This is continuation of the first visit of Abraham in Poland in 2014. You can read it here: http://blog.polishorigins.com/looking-for-great-grandpa-ludwik/.
In 2015 Abraham returned and took his mother to show her newly-found family in Poland and to discover more family in Lithuania. Our team was again privileged to organize the tour.
The blog is adapted with permission from Abraham’s FB entries when he was relating ‘hot off the press’ the adventures they were experiencing :-).
Mom meets her family in Poland. Sharing family stories and laughs with some homemade cakes in the Polish countryside.
Vilnius (Wilno), Lithuania
While our genealogist toiled away at the Lithuanian National Archives trying to gather details about the Jurkiewicz family at the time my great grandfather Michał Jurkiewicz lived here, Mom and I toured the city. We walked the streets he would have walked when he visited the city to trade. We visited the church he would have come to for Easter. And we had some modern, Lithuanian fun.
The modern city looks much as it did when my great grandfather lived in a nearby village. This is the city he identified as his origin on American documents.
Kernave (Kiernów), Lithuania
Jurkiewicz Family legend has it that at the end of the 14th century, when Poland and Lithuania formed the most expansive kingdom in Europe, Prince Witold granted the Jurkiewicz family 20 hectares of land to resettle from southern Poland to Lithuania.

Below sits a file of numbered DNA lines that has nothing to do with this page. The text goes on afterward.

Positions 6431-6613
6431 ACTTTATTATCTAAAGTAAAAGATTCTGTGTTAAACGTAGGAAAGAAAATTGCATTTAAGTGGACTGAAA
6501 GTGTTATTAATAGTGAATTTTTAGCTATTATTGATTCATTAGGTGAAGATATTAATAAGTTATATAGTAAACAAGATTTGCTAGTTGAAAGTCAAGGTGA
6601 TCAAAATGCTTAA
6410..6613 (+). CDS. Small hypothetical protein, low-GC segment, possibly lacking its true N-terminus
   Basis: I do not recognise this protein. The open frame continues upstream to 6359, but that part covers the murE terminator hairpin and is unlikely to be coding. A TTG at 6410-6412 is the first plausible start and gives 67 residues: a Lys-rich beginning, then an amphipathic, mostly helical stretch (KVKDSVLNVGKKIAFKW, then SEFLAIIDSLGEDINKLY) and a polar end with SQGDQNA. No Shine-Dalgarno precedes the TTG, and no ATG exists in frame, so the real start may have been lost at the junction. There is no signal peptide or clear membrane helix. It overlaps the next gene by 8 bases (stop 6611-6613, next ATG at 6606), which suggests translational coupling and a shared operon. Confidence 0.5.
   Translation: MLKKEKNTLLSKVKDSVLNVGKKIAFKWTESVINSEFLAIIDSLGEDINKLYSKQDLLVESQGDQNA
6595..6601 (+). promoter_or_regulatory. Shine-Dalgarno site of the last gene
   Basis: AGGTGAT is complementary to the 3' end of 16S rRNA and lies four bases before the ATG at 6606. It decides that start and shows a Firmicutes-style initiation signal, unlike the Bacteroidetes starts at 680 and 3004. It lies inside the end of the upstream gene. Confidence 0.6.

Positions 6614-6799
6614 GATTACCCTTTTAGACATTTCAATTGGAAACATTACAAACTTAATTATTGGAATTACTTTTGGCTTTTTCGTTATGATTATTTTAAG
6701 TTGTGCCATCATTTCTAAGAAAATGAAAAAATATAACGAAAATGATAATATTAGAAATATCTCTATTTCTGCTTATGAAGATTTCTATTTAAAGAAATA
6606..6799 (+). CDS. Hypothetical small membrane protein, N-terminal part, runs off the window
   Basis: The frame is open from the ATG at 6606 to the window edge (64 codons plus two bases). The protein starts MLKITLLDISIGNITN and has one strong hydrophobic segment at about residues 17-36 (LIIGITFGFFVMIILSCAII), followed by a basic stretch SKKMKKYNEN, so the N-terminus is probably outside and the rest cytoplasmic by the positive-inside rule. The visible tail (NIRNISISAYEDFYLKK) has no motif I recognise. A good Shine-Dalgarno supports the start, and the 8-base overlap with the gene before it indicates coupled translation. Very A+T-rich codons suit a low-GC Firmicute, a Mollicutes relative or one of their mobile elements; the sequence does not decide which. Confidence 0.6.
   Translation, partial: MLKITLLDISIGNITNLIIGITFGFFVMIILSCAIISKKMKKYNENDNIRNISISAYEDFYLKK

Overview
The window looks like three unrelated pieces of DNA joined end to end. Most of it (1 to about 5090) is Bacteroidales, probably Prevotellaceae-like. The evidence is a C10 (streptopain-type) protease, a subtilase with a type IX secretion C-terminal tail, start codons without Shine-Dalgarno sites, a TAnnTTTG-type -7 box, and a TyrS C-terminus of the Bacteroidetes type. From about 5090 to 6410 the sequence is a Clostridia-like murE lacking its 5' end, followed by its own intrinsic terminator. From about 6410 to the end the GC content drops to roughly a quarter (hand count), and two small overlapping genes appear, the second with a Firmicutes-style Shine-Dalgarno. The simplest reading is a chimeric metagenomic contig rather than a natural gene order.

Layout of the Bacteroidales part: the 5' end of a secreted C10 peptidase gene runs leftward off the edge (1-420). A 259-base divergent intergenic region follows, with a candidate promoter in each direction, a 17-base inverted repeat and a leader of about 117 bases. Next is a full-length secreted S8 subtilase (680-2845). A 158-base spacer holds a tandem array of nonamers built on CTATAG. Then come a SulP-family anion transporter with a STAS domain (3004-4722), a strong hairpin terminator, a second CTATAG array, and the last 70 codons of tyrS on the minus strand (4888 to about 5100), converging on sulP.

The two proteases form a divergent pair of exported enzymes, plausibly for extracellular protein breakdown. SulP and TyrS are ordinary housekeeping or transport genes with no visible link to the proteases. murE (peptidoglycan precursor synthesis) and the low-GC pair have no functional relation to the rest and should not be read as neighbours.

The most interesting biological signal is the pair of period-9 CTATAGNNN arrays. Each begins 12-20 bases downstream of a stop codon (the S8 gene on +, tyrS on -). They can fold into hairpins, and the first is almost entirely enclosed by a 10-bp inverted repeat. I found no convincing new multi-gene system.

The family were peasant farmers but they prospered on the land for hundreds of years in Pakalniszki and other villages in Kiernów parish. By 1895, there were 43 Jurkiewicz family members in four of the seven houses that sat huddled together in a shady area by their farming field. My mother’s grandfather, Michał Jurkiewicz, helped his family farm in the area until he left for America at age 17. Two of his brothers also immigrated, and the remaining family of nine moved to another village, but his Jurkiewicz cousins remained in Pakalniszki, survived the war, avoided repatriation to Poland by the Soviets and became Lithuanian citizens. We know this because my mother and I met the Jurkiewicz family now living in Pakalniszki.
We breathed the fresh air some 30 km from Vilnius, looked out at the land of our ancestors as the sun set and enjoyed an afternoon talking about the family and hearing a 150-year-old dialect of Polish no longer spoken today.
Henryk takes us next door to the summer home of his son, Jonas, who proudly flies a Lithuanian flag. The family name, per Lithuanian law, is now spelled Jurkevičius.
We hear stories about the family, learn where they now live and Jonas asks about the Jurkiewicz family in America, enthusiastically offering to host a Jurkiewicz family reunion.
Further online research by our diligent genealogist Zbyszek reveal that Jonas and my Mom are fourth cousins. Church records show our descendants were next door neighbors in Pakalniszki 166 years ago.
Abraham Mahshie is a Madrid-based writer. His work has appeared in The Miami Herald, Outside online, and Ozy.com. Abraham continues to explore his maternal family roots in Eastern Poland and Lithuania, the Kresy migration, and he is planning an exploratory trip to interview living World War II era migrants who lived in Poland’s former Eastern borderlands. Abraham can be reached at [email protected] .